Ukraine’s Interior Minister Killed In Helicopter Crash


January 18, 2023


Denys Monastyrskiy and other key officials, as well as several children, among dead after crash in Kyiv suburb

The site in Brovary where the helicopter crashed. Photograph: Sergei Supinsky/AFP/Getty Images


By Isobel Koshiw in Kyiv and Peter Beaumont | The Guardian


At least 15 people including Ukraine’s interior minister, Denys Monastyrsky, other senior officials and several children have been killed after their helicopter crashed by a kindergarten in a suburb of Kyiv.

A number of children at the school in Brovary, a suburb of the capital, were among the casualties after the helicopter hit the building’s roof.

Officials gave no immediate account of the cause of the crash and there was no immediate comment from Russia, which invaded Ukraine last February.

Monastyrsky, who was responsible for the police and security in Ukraine, is the most senior Ukrainian official to die since the war began. The national police chief, Ihor Klymenko, said Monastyrsky had been killed along with his deputy and other senior ministry officials.

The regional governor said 18 people had been killed but emergency services later announced a death toll of 15, and said 25 others had been injured, including 10 children.

“There were children and … staff in the nursery at the time of this tragedy. Everyone has now been evacuated. There are casualties,” the Kyiv region governor, Oleksiy Kuleba, wrote on Telegram.

“For now, we are considering all possible versions of the helicopter crash accident,” Ukraine’s prosecutor general, Andriy Kostin, added amid suggestions it could take several days before the cause of the crash was established.

The helicopter appears to have been travelling to a frontline area in foggy conditions when it came down in an area where there are a number of tall buildings. According to some claims, the crash occurred when the helicopter clipped the kindergarten through pilot error, although it was not clear why it was flying so low in a built-up area.

Video footage from the scene of the crash showed a large area around the kindergarten on fire in the immediate aftermath of the impact, and bodies lying in the street outside.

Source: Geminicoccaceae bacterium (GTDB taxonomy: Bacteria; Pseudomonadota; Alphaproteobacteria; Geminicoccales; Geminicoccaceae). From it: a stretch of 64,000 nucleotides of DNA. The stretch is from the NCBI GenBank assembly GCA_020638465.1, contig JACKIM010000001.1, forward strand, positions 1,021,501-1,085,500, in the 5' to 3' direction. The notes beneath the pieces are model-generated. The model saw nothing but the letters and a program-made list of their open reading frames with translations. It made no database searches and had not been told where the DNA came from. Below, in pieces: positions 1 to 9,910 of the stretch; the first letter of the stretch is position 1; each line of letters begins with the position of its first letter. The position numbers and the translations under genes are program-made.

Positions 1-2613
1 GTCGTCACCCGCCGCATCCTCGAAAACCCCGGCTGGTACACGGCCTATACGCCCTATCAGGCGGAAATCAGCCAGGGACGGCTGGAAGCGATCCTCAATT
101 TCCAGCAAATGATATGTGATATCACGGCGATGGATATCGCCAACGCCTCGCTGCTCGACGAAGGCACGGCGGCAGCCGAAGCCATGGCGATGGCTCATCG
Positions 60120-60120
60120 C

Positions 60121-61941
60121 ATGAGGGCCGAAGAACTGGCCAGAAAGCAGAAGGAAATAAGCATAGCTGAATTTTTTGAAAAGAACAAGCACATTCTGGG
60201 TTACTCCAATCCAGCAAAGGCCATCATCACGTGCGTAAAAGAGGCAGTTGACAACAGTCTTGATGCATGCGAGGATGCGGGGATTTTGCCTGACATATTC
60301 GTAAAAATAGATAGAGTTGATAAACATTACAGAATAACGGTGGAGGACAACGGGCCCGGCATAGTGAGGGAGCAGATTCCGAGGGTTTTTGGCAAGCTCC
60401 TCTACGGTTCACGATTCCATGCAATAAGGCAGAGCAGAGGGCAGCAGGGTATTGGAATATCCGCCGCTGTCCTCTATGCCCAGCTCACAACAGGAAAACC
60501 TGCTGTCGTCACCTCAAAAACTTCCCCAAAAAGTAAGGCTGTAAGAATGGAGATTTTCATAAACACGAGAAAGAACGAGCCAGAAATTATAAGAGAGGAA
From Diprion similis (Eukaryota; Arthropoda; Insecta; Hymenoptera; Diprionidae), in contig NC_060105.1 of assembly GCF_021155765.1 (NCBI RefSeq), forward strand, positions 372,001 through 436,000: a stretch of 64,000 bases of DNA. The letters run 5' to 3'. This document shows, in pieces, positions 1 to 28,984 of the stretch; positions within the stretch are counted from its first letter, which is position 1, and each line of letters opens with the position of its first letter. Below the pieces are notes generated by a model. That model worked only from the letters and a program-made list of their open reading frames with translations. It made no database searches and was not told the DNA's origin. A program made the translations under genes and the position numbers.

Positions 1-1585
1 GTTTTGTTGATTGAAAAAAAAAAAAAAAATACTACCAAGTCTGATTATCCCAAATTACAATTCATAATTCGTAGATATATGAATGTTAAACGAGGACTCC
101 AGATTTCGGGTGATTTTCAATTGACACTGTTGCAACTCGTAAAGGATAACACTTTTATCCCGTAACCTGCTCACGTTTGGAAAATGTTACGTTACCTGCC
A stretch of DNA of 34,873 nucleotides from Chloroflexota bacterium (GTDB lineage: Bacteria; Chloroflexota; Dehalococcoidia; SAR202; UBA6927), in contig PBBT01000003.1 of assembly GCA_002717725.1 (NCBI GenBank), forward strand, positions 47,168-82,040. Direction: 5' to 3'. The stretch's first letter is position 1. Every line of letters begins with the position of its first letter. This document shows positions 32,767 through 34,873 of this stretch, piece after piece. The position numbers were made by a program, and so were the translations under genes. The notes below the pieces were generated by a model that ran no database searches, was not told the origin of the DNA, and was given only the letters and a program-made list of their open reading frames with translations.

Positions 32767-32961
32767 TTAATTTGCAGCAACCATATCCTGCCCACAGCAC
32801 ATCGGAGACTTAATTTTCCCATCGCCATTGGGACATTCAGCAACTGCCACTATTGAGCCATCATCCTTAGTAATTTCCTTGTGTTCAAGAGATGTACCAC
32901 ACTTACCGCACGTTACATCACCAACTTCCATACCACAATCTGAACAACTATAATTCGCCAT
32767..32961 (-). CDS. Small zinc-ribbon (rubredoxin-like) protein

In one picture, the helicopter’s main rotor could be seen embedded in a car roof. Inside the school, classrooms were littered with debris, with windows broken and walls scorched.

Klymenko said in a statement that the helicopter had been carrying Monastyrskiy and eight others. Klymenko said Monastyrskiy’s deputy minister, Yevhen Yenin, and the state secretary, Yuriy Lubkovych, also died in the crash.

The investigation was being carried out by the security service of Ukraine, Klymenko said.

Ukraine’s first lady, Olena Zelenska, daubed teary eyes and pinched her nose in emotion minutes before attending a World Economic Forum session in Davos, Switzerland. “Another very sad day today – new losses,” she said.

The forum president, Børge Brende, requested 15 seconds of silence after opening the session to honour the Ukrainian officials killed in the crash.

It came four days after a Russian missile strike on an apartment building in south-east Ukraine killed 45 civilians, including six children – the deadliest attack on civilians since the spring.

“Haven’t had time to recover from one tragedy, there is already another one,” said Kyrylo Tymoshenko, the deputy head of the Ukrainian presidential office.

Separately, Ukraine reported intense fighting overnight in the east of the country, where both sides have taken huge losses for little gain in intense trench warfare over the last two months.

Ukrainian forces repelled attacks in the eastern city of Bakhmut and the village of Klishchiivka just south of it, the Ukrainian military said. Russia has focused on Bakhmut in recent weeks, claiming last week to have taken the mining town of Soledar on its northern outskirts.

After major Ukrainian gains in the second half of 2022, the frontlines have hardened over the last two months. Kyiv says it hopes new western weapons will allow it to resume an offensive to recapture land, especially heavy tanks which would give its troops mobility and protection to push through Russian lines.

Western allies will be gathering on Friday at a US airbase in Germany to pledge more weapons for Ukraine. Attention is focused in particular on Germany, which has veto power over any decision to send its Leopard tanks, which are fielded by armies across Europe and widely seen as the most suitable for Ukraine.

Berlin says a decision on the tanks will be the first item on the agenda of Boris Pistorius, its new defence minister.

Britain, which broke the western taboo by promising a squadron of its Challenger tanks, has called on Germany to approve the Leopards. Poland and Finland have already said they would be ready to send Leopards if Berlin allows it.

Agencies contributed to this report